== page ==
Cybersecurity training and workforce development is a common theme and solution that’s proposed at conferences that discuss the challenges of cybersecurity and the future as we know it – developing, architecting and living within digital IT ecosystems. Who’s steering the ship? Do leaders understand the security threats and do their teams know how to develop secure, resilient and trustworthy systems for the future? For years, IT was siloed and focused predominantly on functionality. Web-based applications and services expanded the attack surface.
Amidst these fast-paced technological changes, there is good news for workforce development, because with a skills gap, comes opportunity.
The Software Engineering Institute (SEI) at Carnegie Mellon University is one of the premiere universities in the U.S. for software engineering. The SEI has developed Software Assurance Curricula with support from the U.S. Department of Homeland Security. The courses available include –
- Master of Software Assurance Curriculum
- Undergraduate Software Assurance Curriculum
- Community College Software Assurance Curriculum
- Software Assurance for Executives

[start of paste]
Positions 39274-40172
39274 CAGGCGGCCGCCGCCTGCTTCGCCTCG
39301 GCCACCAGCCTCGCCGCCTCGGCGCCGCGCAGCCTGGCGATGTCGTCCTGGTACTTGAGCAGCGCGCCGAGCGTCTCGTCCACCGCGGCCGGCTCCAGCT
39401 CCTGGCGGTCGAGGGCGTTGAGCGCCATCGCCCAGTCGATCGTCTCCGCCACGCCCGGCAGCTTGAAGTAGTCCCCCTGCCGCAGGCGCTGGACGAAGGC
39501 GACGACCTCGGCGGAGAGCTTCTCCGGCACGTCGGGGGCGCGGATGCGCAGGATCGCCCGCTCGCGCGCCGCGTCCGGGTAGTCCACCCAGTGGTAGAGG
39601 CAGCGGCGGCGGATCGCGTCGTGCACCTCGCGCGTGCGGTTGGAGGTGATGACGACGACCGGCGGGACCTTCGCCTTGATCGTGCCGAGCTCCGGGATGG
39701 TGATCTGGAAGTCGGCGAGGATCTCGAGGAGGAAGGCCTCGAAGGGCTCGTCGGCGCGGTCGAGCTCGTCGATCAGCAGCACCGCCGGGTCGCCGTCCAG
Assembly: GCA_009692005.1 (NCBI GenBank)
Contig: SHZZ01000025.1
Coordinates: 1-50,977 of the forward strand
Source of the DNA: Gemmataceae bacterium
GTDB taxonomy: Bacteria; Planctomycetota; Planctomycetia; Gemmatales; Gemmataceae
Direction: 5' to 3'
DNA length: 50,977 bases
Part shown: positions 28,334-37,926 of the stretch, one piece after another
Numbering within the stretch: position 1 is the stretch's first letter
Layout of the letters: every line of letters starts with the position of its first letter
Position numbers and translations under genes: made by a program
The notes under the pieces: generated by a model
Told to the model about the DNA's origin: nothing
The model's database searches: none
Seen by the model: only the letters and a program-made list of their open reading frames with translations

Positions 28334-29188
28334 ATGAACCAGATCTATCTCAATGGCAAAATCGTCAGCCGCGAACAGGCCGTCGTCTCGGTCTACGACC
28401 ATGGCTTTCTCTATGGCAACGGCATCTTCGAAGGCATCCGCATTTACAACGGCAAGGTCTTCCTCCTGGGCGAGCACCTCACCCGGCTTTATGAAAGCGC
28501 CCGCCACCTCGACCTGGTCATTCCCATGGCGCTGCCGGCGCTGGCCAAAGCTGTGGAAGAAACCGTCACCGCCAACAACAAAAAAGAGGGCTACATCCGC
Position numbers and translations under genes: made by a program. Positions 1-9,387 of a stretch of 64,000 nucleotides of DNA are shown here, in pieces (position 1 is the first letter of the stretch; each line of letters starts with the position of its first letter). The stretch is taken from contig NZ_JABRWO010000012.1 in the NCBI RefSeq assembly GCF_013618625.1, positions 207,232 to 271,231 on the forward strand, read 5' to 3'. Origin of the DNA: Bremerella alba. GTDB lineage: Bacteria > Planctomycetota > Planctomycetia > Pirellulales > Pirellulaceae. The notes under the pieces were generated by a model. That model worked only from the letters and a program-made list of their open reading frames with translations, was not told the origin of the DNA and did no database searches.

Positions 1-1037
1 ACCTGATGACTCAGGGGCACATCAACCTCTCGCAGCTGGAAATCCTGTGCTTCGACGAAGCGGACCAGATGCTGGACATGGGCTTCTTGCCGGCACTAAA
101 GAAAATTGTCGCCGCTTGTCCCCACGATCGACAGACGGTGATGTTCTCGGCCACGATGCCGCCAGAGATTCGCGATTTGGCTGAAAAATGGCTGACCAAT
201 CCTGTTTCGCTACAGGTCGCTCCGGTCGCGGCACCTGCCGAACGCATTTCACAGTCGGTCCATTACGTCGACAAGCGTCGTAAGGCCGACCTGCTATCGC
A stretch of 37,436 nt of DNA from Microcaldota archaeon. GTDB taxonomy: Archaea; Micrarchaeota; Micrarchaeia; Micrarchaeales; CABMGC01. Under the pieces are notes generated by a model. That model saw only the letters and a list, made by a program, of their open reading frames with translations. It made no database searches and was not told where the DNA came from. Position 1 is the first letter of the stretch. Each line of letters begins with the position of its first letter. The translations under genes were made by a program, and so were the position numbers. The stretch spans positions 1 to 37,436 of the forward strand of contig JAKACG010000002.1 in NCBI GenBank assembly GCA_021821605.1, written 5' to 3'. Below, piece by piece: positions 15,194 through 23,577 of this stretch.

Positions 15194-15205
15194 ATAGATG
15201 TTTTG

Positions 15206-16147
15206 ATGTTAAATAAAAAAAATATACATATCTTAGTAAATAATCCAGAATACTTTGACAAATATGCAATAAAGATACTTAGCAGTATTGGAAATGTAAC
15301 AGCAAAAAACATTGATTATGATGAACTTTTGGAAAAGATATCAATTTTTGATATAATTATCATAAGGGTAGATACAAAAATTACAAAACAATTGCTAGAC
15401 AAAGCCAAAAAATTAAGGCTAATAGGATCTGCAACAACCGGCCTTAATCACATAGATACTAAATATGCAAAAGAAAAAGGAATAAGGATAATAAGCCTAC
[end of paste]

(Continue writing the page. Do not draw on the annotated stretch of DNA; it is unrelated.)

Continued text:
I spoke with Girish Seshagiri, EVP and CTO of ISHPI Information Technologies, who explained that in the United States we now have three community colleges that offer an Associate Degree in Secure Software Development based on the SEI curriculum and adoption guidelines.
Girish is passionate about this subject. He is on CISQ’s Board, co-chair of the National Initiative for Cybersecurity (NICE) apprenticeship sub-working group, and co-founder of the Community Initiative Center of Excellence for Secure Software (CICESS). CICESS promotes a dual model apprenticeship in partnership with community colleges. Girish’s employer, ISHPI, was an early adopter of the apprenticeship model at the ISHPI AIS Software Development Division in Peoria, IL. Students take college courses while participating in paid, on-the-job experience.
The CICESS GP project won the 2018 Innovations in Cybersecurity Education Award (curriculum category) by the National CyberWatch Center, a National Science Foundation-funded Advanced Technological Education Center at Prince George’s Community College in Largo, Maryland.
Here’s a recent article in Community College Daily: http://www.ccdaily.com/2018/08/ready-work-cyber-security-employees/